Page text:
Dallas violence
Supporters hold lighted signs that read "LOVE" during a candlelight vigil at Dallas City Hall following the multiple police shootings in Dallas, Texas, July 11. (Carlo Allegri/Reuters )

As I read the news reports, my heart immediately went out to the families. The media has been fueling the flames of racism and hatred for some time and we are reaping the whirlwind.

Yes, hatred and racism do exist, but from my vantage point, not to the degree they are being portrayed. I see tremendous love between the black and white communities—love we should be encouraging.

What if we looked through a different lens other than the lens of the secular media?

What if more people knew that many of America's founders did not support slavery? The truth is that many of the Founding Fathers were responsible for planting the first seeds of equality and for the eventual end of slavery.

John Quincy Adams was often referred to as the "hell-hound of abolition movement" for his efforts against slavery. As historian David Barton rightly noted, "This was a fact made clear by Richard Allen. Allen had been a slave in Pennsylvania but was freed after he converted his master to Christianity.

"Allen, a close friend of Benjamin Rush and several other Founding Fathers, went on to become the founder of the A.M.E. Church in America. In an early address, To the People of Color, he explained: 'Many of the white people have been instruments in the hands of God for our good, even such as have held us in captivity, [and] are now pleading our cause with earnestness and zeal.'"

What if we remember all of the parents—black and white—who lost sons fighting for freedom during the Civil War? The fallout and devastation for all families from violence and war is a lasting pain. This would help quench much of the anger in America.

What if we truly comprehended that we are all made in the image of God; there is no hierarchy related to race or color. Would that foster healing?

What if the black community knew that many of us still look up to Martin Luther King Jr. and his heart for reconciliation ... and that many white Americans also wept the day he died? Would that foster peace?

What if many of America's leaders and pastors encouraged unity regardless of color, and what if the media used their platform to build up versus tear down? Would that encourage change?

What if more white pastors and leaders could truly feel the heart of suffering and allow it to break our hearts and motivate a deeper prayer and devotional life? Men of prayer are men of change.

What if we understood that what some define as racism in the church is not racism at all, but preference? We all "prefer" certain settings and styles of worship. Ethnic groups, as well as age groups, generally have preferences that are based on experience and upbringing—on what is familiar and comfortable. This may be another reason why God has granted us denominations.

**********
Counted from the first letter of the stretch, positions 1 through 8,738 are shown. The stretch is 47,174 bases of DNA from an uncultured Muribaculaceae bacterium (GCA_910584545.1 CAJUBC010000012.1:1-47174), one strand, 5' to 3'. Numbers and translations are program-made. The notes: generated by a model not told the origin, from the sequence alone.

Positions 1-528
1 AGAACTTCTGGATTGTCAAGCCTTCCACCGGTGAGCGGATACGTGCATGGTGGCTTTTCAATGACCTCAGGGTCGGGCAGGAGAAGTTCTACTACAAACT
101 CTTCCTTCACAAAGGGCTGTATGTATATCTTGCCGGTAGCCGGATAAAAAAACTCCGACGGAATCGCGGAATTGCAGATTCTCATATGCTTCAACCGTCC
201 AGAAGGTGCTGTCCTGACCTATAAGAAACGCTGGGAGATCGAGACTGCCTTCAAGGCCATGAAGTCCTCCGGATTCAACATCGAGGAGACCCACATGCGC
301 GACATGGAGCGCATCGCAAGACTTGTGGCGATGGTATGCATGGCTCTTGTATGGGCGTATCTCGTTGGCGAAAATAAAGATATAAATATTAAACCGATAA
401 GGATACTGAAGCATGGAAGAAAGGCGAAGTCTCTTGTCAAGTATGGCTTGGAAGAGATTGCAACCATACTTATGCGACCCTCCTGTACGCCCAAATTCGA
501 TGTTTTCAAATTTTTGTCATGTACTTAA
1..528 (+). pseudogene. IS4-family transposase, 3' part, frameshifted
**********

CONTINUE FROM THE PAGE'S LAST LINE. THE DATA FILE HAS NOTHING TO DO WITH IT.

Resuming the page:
What if we didn't always assume that a white or black person was a racist? Personally, I don't know many racists.

What if black and white parents fostered unity instead of promoted division? Children are influenced heavily by the ideals of their parents.

What if we allow our hearts to break together and take fear, frustration, and anger to the Cross ... rebuilding society instead of tearing it down?

What if we acknowledge the true source of conflict? It's a spiritual (not a color) battle (Eph. 6:12).

America is not a bad country—our nation is simply a reflection of the character of her people. Change the heart of man to change the heart of the nation.

Those who do not forgive or release bitterness, anger and hurt, never experience freedom, happiness or true restoration. It all starts here. Ephesians 4:31-32 encourages us to "Let all bitterness, wrath, anger, outbursts, and blasphemies, with all malice, be taken away from you. And be kind one to another, tenderhearted, forgiving one another, just as God in Christ also forgave you."

John 10:10 is clear that Jesus came to give us life, freedom and a relationship with God. He is our only hope, the only source of true peace.

Are you experiencing this peace? If not, that can change. You must trust in Him as Lord and Savior, repent and turn to Him: "If you confess with your mouth Jesus is Lord, and believe in your heart that God has raised Him from the dead, you will be saved" (Rom. 10:9).

If you're a believer, but find yourself trapped in sin, misery, and depression, there is also hope. God continually calls His people back to Himself. If you return with all of your heart and repent, He will return to you.

We call ourselves a "Christian nation," but we often reject the biblical principles that made America great such as love, forgiveness and unity. Sadly, we call this progress.

Martin Luther King Jr., in a Letter from the Birmingham jail on April 16, 1963, wrote, "We will have to repent in this generation not merely for the hateful words and actions of the bad people but for the appalling silence of the good people."

I hold the same opinion today.

What if ...?

Shane Idleman is the founder and lead pastor of Westside Christian Fellowship in Lancaster, California, just north of Los Angeles. He recently released his seventh book, Desperate for More of God. Shane's sermons, articles, books, and radio program can all be found at www.WCFAV.org. Follow him on Facebook at: facebook.com/confusedchurch.

For the original article, visit westsidechristianfellowship.org.

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